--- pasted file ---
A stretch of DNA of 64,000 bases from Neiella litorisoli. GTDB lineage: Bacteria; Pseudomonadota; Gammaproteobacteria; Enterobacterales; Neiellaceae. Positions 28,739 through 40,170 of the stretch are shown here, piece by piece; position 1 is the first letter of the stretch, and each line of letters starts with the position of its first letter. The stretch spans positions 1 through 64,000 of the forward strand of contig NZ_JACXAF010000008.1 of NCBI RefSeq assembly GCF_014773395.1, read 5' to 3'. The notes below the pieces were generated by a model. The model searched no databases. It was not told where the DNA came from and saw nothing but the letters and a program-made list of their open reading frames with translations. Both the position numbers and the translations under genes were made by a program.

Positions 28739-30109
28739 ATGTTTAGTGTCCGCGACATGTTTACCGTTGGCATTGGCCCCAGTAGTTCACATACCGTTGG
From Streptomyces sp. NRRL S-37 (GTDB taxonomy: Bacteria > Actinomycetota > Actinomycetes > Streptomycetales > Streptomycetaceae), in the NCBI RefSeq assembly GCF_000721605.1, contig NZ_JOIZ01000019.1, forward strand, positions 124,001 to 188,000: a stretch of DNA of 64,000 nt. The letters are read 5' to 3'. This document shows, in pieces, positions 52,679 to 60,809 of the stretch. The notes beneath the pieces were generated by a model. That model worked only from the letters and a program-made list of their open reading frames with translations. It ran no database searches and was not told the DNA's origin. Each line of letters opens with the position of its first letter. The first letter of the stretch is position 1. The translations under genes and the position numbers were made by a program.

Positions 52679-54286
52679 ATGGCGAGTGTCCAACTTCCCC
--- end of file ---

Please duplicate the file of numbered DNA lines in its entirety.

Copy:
A stretch of DNA of 64,000 bases from Neiella litorisoli. GTDB lineage: Bacteria; Pseudomonadota; Gammaproteobacteria; Enterobacterales; Neiellaceae. Positions 28,739 through 40,170 of the stretch are shown here, piece by piece; position 1 is the first letter of the stretch, and each line of letters starts with the position of its first letter. The stretch spans positions 1 through 64,000 of the forward strand of contig NZ_JACXAF010000008.1 of NCBI RefSeq assembly GCF_014773395.1, read 5' to 3'. The notes below the pieces were generated by a model. The model searched no databases. It was not told where the DNA came from and saw nothing but the letters and a program-made list of their open reading frames with translations. Both the position numbers and the translations under genes were made by a program.

Positions 28739-30109
28739 ATGTTTAGTGTCCGCGACATGTTTACCGTTGGCATTGGCCCCAGTAGTTCACATACCGTTGG
From Streptomyces sp. NRRL S-37 (GTDB taxonomy: Bacteria > Actinomycetota > Actinomycetes > Streptomycetales > Streptomycetaceae), in the NCBI RefSeq assembly GCF_000721605.1, contig NZ_JOIZ01000019.1, forward strand, positions 124,001 to 188,000: a stretch of DNA of 64,000 nt. The letters are read 5' to 3'. This document shows, in pieces, positions 52,679 to 60,809 of the stretch. The notes beneath the pieces were generated by a model. That model worked only from the letters and a program-made list of their open reading frames with translations. It ran no database searches and was not told the DNA's origin. Each line of letters opens with the position of its first letter. The first letter of the stretch is position 1. The translations under genes and the position numbers were made by a program.

Positions 52679-54286
52679 ATGGCGAGTGTCCAACTTCCCC